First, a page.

PCOS – polycystic ovarian syndrome.
Polycystic ovary syndrome (PCOS) is an endocrine system disorder. Symptoms may include enlarged ovaries that contain small collections of fluid — called follicles, infrequent or prolonged menstrual periods, excess hair growth, acne, and obesity. In adolescent girls, infrequent or absent menstruation could be a symptom.
The exact cause of polycystic ovary syndrome remains unknown. However, early diagnosis and treatment along with weight loss may reduce the risk of long-term complications, such as type 2 diabetes and heart disease.
PCOS is not just one disorder. Every patient has some combination of factors to “get” the diagnosis, but it is rare that PCOS is the exact same for any two patients.
The diagnosis can be made based on medical conditions, like diabetes and high blood pressure. Sometimes the diagnosis is based on blood tests, like FSH (follicle-stimulating hormone) and LH (luteinizing hormone), or insulin levels, or testosterone levels. Sometimes it is based on being overweight, with extra hair growth, and having irregular periods. PCOS can even be diagnosed using ultrasound.
When discussing fertility issues, PCOS is a version of irregular periods and unpredictable ovulation. There are three medicines in two categories used to treat the ovulation problem of PCOS. One medicine, metformin is specific to PCOS. The other two pills, clomiphene and letrozole, are used to treat all versions of ovulation dysfunction. Published studies found metformin LESS effective than the other two, for fixing ovulation in patients with PCOS.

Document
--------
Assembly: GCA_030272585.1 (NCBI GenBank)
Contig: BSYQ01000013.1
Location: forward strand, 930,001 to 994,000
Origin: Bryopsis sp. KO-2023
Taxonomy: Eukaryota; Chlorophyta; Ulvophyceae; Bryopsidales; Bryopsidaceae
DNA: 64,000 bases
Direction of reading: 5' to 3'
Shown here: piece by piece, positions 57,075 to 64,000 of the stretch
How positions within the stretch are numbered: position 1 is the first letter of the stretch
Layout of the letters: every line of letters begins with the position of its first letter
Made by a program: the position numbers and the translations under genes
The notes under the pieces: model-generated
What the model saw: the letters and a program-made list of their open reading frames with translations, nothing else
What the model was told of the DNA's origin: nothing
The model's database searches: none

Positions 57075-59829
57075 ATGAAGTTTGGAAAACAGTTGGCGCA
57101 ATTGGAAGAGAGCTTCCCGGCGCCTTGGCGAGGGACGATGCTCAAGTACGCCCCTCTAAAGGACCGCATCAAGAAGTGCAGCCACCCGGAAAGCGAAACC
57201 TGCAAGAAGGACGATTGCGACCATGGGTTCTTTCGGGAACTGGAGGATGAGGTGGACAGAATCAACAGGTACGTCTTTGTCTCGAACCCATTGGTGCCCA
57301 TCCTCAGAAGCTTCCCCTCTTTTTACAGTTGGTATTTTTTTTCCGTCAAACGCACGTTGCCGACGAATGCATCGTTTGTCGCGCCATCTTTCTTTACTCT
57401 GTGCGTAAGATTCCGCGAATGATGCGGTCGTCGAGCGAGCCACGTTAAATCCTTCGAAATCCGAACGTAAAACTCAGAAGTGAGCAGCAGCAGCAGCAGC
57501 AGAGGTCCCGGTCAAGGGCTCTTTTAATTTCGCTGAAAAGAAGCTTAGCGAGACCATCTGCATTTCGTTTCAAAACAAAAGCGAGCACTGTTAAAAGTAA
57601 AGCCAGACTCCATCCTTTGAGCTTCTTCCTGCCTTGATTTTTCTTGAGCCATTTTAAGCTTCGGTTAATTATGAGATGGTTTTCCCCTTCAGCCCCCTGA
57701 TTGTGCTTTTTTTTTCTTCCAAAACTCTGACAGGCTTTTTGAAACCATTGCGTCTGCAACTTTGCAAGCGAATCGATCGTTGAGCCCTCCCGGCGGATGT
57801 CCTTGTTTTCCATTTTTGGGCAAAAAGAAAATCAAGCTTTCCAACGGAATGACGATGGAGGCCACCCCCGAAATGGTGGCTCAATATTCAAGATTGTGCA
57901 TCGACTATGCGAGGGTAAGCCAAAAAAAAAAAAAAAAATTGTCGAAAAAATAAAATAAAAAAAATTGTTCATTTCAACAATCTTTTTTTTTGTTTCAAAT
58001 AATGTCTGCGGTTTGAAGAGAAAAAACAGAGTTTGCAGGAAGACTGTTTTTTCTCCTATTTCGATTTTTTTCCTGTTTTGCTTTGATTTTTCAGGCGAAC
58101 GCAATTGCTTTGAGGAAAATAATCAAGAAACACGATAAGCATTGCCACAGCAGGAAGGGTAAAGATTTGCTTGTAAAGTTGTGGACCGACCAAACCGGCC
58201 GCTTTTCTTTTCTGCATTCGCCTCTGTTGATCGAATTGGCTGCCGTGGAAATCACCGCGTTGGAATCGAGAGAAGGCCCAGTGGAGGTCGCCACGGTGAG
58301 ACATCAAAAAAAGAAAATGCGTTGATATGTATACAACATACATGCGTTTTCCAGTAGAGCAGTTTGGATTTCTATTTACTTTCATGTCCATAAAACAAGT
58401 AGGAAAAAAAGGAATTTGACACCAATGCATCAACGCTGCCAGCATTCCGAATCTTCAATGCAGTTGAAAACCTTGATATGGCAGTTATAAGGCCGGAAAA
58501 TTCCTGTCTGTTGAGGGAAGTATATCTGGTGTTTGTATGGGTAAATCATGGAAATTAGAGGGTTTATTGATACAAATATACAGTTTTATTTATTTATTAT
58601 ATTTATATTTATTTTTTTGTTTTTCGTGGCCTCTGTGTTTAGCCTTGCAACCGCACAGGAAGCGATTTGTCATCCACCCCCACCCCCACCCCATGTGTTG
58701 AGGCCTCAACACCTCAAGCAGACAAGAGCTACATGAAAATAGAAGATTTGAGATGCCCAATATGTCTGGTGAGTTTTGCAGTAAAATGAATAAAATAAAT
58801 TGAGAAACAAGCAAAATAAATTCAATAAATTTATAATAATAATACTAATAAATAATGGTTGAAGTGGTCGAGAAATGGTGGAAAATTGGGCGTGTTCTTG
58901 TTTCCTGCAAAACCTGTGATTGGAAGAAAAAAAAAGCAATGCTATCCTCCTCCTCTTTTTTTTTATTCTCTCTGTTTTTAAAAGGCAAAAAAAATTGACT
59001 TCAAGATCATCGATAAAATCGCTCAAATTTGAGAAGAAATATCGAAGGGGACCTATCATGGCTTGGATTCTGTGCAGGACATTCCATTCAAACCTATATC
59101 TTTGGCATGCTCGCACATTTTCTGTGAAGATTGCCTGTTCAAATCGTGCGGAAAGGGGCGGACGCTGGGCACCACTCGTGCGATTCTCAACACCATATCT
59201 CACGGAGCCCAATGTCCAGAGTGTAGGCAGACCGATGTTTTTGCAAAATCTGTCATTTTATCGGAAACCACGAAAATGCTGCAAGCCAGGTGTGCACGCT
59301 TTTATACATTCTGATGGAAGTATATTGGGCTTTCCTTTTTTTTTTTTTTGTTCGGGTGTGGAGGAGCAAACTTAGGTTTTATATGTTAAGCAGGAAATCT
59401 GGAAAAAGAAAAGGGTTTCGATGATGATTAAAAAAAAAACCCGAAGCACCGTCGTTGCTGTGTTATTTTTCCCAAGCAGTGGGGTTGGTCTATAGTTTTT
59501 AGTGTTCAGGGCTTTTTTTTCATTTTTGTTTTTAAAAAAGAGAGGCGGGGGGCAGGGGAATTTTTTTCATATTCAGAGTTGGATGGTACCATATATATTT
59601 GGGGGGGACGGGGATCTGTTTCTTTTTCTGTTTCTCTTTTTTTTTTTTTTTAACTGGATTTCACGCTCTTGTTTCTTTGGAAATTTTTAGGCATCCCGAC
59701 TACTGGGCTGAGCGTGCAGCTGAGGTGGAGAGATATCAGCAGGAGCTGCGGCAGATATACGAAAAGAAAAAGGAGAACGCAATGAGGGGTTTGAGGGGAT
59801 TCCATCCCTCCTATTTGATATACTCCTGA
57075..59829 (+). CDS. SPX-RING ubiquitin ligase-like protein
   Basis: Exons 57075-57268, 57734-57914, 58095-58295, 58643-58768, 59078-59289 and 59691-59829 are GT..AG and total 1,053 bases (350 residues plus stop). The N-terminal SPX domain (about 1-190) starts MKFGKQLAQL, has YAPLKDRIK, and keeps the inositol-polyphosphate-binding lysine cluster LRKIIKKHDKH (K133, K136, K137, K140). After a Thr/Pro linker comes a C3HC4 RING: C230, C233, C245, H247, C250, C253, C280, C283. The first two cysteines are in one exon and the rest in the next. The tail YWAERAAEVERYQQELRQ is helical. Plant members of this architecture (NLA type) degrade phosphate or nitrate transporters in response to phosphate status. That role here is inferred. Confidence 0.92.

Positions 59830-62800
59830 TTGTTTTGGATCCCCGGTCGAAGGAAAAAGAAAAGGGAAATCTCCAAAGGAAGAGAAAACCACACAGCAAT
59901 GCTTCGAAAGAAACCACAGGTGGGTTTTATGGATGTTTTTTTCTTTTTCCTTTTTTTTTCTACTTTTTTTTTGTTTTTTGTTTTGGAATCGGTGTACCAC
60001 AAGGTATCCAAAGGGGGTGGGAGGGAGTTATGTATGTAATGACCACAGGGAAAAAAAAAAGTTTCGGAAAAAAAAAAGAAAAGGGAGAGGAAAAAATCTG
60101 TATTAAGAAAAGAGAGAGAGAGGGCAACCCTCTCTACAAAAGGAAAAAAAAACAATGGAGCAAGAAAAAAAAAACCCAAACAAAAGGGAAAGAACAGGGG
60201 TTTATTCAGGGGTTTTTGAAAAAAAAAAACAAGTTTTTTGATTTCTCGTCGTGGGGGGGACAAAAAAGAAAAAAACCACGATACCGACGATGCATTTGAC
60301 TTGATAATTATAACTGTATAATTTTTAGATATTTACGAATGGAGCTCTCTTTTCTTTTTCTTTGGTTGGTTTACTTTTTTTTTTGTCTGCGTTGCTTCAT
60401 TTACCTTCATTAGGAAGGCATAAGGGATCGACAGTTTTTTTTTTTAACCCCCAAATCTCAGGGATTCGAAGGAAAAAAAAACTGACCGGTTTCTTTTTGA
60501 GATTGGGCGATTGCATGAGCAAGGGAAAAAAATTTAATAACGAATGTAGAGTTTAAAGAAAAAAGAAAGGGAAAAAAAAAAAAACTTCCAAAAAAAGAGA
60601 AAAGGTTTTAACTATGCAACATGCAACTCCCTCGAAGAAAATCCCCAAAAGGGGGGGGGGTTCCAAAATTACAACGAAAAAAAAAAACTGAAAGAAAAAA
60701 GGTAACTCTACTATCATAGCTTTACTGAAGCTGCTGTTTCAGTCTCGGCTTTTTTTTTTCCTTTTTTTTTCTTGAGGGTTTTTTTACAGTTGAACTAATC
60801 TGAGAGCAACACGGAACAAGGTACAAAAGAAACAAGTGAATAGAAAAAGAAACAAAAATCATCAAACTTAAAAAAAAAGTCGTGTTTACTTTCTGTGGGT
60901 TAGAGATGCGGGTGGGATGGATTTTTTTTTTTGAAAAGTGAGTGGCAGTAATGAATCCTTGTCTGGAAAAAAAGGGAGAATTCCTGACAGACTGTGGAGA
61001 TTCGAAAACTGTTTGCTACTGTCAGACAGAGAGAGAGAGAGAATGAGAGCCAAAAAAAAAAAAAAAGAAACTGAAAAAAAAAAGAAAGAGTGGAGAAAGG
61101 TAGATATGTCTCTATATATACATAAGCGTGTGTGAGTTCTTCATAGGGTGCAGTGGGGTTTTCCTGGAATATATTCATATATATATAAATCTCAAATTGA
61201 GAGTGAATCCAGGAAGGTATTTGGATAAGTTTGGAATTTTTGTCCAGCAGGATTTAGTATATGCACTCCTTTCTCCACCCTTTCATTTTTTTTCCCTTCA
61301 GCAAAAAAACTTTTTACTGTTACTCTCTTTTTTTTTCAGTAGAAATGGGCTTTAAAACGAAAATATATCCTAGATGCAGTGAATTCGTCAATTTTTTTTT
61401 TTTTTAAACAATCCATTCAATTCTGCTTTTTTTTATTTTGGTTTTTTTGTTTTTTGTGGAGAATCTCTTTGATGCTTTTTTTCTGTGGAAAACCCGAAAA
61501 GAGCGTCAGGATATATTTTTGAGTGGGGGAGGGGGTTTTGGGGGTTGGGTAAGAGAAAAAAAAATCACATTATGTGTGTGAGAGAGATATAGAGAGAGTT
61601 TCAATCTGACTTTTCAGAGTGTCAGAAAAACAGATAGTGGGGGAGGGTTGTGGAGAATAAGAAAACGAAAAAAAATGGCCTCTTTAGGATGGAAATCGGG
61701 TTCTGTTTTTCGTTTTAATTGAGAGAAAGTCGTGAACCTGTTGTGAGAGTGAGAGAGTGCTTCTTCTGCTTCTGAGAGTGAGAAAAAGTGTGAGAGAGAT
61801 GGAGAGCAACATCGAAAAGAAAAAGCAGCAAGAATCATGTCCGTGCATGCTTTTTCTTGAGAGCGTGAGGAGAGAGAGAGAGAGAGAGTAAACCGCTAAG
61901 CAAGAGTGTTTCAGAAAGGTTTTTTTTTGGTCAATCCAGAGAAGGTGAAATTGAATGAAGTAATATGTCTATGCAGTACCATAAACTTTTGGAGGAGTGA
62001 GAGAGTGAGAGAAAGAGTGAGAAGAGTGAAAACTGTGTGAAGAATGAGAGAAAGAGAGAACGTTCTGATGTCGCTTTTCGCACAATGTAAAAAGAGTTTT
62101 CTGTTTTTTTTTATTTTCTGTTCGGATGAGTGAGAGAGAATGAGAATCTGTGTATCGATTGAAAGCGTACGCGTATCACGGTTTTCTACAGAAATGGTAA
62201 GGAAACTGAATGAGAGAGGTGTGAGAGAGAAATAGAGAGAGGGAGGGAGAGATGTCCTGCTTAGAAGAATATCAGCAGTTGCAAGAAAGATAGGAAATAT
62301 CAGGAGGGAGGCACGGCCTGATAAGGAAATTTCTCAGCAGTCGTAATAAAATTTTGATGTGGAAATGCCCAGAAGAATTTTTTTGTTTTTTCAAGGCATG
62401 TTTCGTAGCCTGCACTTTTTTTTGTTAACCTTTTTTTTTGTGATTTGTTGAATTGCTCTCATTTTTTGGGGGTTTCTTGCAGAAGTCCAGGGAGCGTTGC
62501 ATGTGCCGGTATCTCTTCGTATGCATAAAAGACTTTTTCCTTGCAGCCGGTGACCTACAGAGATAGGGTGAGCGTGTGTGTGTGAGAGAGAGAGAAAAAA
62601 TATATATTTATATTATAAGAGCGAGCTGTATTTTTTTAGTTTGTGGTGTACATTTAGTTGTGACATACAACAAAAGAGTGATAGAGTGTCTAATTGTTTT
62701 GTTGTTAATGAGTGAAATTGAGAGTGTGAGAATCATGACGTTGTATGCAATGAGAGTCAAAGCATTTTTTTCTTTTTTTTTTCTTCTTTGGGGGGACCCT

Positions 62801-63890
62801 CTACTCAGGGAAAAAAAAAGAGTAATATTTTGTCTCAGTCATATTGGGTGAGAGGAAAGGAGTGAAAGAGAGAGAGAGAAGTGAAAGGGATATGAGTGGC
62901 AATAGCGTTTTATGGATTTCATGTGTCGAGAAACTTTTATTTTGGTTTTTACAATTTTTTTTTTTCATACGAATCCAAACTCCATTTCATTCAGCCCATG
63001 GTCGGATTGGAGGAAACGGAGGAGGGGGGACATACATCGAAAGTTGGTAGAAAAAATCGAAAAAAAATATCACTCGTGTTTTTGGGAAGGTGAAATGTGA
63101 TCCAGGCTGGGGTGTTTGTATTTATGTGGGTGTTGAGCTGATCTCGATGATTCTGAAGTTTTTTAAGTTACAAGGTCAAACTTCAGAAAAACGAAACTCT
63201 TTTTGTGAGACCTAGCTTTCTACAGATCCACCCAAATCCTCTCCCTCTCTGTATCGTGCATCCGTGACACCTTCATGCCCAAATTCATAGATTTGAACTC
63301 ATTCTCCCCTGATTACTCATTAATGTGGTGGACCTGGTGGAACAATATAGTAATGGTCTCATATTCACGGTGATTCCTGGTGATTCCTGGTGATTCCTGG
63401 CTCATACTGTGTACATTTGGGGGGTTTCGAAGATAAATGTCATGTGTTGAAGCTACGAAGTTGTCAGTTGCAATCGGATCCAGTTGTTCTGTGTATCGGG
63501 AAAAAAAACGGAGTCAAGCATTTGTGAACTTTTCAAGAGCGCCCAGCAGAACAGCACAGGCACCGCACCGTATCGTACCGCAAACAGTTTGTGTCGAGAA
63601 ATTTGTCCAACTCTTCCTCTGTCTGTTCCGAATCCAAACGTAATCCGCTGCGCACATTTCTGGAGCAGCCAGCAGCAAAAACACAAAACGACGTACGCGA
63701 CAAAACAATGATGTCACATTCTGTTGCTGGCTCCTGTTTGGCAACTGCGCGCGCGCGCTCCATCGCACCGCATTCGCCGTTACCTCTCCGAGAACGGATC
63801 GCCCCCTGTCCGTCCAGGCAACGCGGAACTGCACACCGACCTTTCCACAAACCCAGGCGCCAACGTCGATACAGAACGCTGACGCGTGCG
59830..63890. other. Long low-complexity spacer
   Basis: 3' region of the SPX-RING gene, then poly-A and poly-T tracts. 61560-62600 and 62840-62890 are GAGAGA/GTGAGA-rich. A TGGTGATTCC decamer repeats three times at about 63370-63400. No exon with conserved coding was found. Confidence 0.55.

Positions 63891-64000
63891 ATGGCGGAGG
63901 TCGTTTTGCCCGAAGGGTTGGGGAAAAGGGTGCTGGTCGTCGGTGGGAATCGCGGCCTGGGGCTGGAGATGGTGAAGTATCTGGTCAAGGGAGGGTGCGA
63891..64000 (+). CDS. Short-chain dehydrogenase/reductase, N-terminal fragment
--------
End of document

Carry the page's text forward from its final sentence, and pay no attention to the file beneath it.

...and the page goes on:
Metformin, brand name Glucophage, is used to treat many aspects of PCOS, including the ovulation problem. We are not certain Why metformin helps fix ovulation in PCOS, but it does. All medications have effects and side effects, including metformin. The effect is return of ovulation. The side effects can include stomach ache, diarrhea, and general soreness. Metformin must be taken every day, even three times every day, to do its job.
Newer research studies have shown clomiphene and letrozole to be MORE effective than metformin alone. The addition of metformin to clomiphene and letrozole does not increase pregnancy rates. The bottom line: while metformin may be “good” for PCOS, it is not a useful fertility medicine. Metformin is not worth taking, in women trying to get pregnant.
Why is metformin still prescribed in PCOS for help getting pregnant?
Metformin remains in use for a number of reasons. First, it is easier to use than clomiphene and letrozole. Metformin it taken every day, and the other meds must be prescribed for a very specific five days in the cycle. Next, older studies Overestimated the efficacy of metformin. As a result, we got used to using metformin. Newer studies do NOT find metformin so effective. There may be other reasons, too. Finally, while metformin is not so helpful in getting pregnant, it is a good treatment for PCOS.
But do I really have PCOS?
Here, the focus is on PCOS and fertility. This discussion does NOT address PCOS and long term health issues. Metformin has a role in the non-fertility treatment of PCOS. But for fertility and pregnancy, there is little or no benefit to using this medication.